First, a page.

Book Image

Mastering Embedded Linux Programming

By : Chris Simmonds
Book Image

Mastering Embedded Linux Programming

By: Chris Simmonds

Overview of this book

Mastering Embedded Linux Programming takes you through the product cycle and gives you an in-depth description of the components and options that are available at each stage. You will begin by learning about toolchains, bootloaders, the Linux kernel, and how to configure a root filesystem to create a basic working device. You will then learn how to use the two most commonly used build systems, Buildroot and Yocto, to speed up and simplify the development process. Building on this solid base, the next section considers how to make best use of raw NAND/NOR flash memory and managed flash eMMC chips, including mechanisms for increasing the lifetime of the devices and to perform reliable in-field updates. Next, you need to consider what techniques are best suited to writing applications for your device. We will then see how functions are split between processes and the usage of POSIX threads, which have a big impact on the responsiveness and performance of the final device The closing sections look at the techniques available to developers for profiling and tracing applications and kernel code using perf and ftrace.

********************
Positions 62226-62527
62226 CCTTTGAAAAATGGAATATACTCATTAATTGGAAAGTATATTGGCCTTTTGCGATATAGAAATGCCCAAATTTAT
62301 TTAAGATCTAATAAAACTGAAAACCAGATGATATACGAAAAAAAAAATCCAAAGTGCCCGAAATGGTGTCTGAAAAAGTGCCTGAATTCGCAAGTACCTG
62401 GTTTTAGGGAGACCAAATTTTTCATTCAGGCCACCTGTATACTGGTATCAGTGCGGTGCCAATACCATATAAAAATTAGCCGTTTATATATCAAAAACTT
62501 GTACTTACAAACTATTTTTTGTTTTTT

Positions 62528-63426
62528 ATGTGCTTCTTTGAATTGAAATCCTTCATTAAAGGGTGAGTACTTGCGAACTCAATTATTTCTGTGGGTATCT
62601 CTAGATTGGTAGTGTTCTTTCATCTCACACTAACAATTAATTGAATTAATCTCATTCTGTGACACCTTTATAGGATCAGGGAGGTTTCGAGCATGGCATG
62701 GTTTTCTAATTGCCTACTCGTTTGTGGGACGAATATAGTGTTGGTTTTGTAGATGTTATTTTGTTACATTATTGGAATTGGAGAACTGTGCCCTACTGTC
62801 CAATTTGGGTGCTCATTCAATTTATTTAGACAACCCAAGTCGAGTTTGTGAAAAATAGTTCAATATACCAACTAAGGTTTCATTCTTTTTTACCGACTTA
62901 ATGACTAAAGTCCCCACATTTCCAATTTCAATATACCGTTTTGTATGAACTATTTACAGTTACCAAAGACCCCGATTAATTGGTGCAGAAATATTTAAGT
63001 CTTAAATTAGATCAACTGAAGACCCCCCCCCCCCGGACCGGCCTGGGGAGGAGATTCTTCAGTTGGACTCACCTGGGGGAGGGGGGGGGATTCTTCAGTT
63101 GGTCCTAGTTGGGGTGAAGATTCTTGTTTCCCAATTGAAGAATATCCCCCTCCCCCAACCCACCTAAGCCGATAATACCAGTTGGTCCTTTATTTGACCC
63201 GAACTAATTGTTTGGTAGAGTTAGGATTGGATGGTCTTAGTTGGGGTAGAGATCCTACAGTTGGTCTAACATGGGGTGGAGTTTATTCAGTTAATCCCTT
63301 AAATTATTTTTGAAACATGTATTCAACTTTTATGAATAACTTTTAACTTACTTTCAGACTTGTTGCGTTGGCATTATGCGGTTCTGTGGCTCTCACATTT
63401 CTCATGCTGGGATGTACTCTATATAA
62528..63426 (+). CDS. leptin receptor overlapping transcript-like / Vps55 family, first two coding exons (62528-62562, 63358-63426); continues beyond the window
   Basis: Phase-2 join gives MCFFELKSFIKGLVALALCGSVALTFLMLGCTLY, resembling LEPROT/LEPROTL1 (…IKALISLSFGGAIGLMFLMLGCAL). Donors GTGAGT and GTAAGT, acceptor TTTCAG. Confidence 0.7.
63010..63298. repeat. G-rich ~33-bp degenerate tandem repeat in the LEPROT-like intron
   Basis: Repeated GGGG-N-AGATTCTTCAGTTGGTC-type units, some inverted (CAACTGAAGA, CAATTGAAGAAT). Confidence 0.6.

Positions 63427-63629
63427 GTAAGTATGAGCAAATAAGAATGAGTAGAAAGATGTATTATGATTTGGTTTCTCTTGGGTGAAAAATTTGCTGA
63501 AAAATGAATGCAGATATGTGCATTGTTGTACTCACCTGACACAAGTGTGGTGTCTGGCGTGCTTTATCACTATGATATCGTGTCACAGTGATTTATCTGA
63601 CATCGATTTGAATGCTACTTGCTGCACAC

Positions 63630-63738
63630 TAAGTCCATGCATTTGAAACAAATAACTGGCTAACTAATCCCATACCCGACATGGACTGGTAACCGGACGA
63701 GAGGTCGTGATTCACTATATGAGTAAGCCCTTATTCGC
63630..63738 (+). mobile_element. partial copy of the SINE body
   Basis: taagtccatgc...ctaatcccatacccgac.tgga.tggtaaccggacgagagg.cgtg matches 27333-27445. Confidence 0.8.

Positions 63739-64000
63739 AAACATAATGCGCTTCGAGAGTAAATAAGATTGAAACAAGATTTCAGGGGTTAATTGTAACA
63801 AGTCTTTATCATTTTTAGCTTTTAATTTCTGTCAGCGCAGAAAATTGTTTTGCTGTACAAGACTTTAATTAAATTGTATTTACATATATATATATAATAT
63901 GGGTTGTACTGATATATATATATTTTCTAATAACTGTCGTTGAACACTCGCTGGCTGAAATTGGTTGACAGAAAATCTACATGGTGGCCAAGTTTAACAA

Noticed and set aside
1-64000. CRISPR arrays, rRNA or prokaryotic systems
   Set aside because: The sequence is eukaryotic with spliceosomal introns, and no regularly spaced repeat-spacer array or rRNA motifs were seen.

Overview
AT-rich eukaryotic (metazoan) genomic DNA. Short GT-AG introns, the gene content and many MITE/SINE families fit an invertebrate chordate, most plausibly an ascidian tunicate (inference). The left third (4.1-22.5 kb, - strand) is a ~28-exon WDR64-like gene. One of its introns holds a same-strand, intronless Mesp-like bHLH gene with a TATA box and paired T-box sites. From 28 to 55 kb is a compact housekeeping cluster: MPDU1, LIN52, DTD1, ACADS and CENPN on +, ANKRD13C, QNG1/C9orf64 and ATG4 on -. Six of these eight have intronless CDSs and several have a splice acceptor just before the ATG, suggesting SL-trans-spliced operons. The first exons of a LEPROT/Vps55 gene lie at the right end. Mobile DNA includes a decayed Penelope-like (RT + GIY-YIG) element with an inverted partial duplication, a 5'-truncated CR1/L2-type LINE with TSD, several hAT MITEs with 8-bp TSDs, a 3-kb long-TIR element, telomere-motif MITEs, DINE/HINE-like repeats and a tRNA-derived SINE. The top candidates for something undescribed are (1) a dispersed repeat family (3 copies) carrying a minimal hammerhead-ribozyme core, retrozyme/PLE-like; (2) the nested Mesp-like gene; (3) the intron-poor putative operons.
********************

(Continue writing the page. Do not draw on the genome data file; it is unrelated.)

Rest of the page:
Table of Contents (22 chapters)
Mastering Embedded Linux Programming
About the Author
About the Reviewers


The second big topic I want to cover in this chapter is scheduling. The Linux scheduler has a queue of threads that are ready to run and its job is to schedule them on CPUs as they become available. Each thread has a scheduling policy which may be timeshared or real-time. The timeshared threads have a niceness value which increases or reduces their entitlement to CPU time. The real-time threads have a priority such that a higher priority thread will preempt a lower one. The scheduler works with threads, not processes. Each thread is scheduled regardless of which process it is running in.

The scheduler runs when:

  • A thread blocks by calling sleep() or in a blocking I/O call

  • A timeshare thread exhausts its time slice

  • An interrupt causes a thread to be unblocked, for example, because of I/O completing

For background information on the Linux scheduler, I recommend reading the chapter on process scheduling in Linux Kernel Development, 3rd edition by Robert Love, Addison-Wesley Professional...